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I’m a black coffee and oatmeal-for-breakfast-and-post-ride-recovery guy most of the time, though I like the Kona medium roast just about as well.
On my recent June trip, I was reminded just how superior the Kona Cloud coffee is to everyday alternatives: I had two reputable brands I took along as small sealed sampler bags. Both those brands ranked right up there with steeped buffalo dung. The Kona coffee has me totally spoiled with its smooth balanced elegance, like a fine wine.
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The Rancilio Rocky Doserless Coffee Grinder grinds the Kona beans to a consistency that makes a very smooth and very rich brew (I brew one cup at a time).
I tend to use a very fine grind (setting “10” on the Rancilio); there is no trace of bitterness due to the exceptional quality of the Kona Cloud coffee beans. Which in fact is the only reason I drink coffee now; I was never impressed with regular coffee, finding it rather weak or bitter or both. Problem solved with the Kona Cloud beans.
My main issue with the Rancilio is that it tends to stall sometimes, the beans apparently not feeding into the grinder blades. It always resolves, but it is a bit annoying.
I know I should be using a french press to brew, but so far I've taken the fast and easy approach of a paper filter for a single cup—always good and the grinds go into the compost bucket easily.
I recently tried the Aerobie Aeropress: it works really well and brews a fine cup, but because the setup and cleanup take an extra minute I just prefer the single cup paper filter approach.
That said, if you have the time, it might well make a superior extraction when one dials in the right temperature and so on. Recommended for those less rushed than me.
Michael J writes:
Every coffee expert I know, like those at Clive Coffee, recommends one electric drip coffee maker in particular, the handmade Technivorm Moccamaster Coffee Brewer with thermal carafe.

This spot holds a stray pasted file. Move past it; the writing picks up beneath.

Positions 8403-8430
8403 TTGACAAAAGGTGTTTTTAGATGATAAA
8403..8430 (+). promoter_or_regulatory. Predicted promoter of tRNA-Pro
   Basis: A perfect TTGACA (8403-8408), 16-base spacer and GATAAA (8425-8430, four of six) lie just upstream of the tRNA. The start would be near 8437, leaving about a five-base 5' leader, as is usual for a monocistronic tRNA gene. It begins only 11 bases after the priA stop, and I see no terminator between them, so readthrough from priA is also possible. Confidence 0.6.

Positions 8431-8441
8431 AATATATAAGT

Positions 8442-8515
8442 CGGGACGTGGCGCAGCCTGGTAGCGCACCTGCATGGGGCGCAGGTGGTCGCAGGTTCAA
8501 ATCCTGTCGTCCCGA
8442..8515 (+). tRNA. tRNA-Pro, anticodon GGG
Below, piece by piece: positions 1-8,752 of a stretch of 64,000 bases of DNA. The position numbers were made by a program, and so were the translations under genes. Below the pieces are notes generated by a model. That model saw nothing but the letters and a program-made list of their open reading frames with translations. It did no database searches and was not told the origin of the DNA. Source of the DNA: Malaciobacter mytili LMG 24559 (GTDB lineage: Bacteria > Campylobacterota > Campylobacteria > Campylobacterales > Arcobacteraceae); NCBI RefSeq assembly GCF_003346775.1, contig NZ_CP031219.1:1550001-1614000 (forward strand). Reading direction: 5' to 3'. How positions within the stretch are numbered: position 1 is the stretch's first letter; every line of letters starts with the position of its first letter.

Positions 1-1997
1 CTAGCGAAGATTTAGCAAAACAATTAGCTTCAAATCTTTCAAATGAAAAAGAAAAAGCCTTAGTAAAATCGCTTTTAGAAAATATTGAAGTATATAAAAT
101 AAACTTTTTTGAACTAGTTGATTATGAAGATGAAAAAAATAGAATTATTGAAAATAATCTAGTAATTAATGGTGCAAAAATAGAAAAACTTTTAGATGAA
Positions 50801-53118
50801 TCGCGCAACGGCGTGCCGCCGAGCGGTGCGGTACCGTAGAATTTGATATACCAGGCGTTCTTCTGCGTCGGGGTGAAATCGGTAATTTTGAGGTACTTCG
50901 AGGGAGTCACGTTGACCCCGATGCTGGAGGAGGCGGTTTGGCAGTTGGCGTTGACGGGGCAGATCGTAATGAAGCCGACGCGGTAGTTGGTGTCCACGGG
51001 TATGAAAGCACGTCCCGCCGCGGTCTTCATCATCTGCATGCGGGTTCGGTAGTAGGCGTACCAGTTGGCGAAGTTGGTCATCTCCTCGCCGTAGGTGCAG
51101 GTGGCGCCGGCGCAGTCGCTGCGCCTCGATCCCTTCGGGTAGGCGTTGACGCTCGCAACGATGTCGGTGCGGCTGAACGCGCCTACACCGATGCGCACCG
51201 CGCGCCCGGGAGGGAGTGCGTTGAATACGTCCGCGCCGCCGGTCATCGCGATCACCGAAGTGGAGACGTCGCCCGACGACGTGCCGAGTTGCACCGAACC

On the heels of its superlative reputation, there has been at least one, cheaper, non-handmade copy by Bonavita . For sometime it was the only electric drip coffee maker that Clive and other high-end coffee maker stores sold. Though this might not be the right solution for you, it certainly deserves to be on your radar.
Also, I've found that most burr coffee grinders work fine for non-espresso brewing and I actually have a rather inexpensive Cuisinart burr coffee grinder right now for that purpose. When it comes to expresso on the other hand, I'm a big fan of the Baratza Vario with ceramic burr , which was something like 15X as expensive as the $35 Cuisinart. The Rancilios are great as well, but Baratza is building a much more modern machine that, in my case, takes less time and is more consistent. For example, the Baratza uses programmable, weight-based or time-based presets, and an anti-static collector container instead of a chute.
DIGLLOYD: I think the Rancilio surely has some room for improvement, but I’m sticking with it as “done and paid for” as I get a great cup of coffee with it. I’m also sticking with the simple one filter in ceramic holder over one cup myself—always on the go and even a minute of cleanup isnt my thing at present. But time will tell. The Baratz is available in the UK as Melitta Aroma Brushed Stainless Steel Thermal Filter Coffee Machine according to one reader.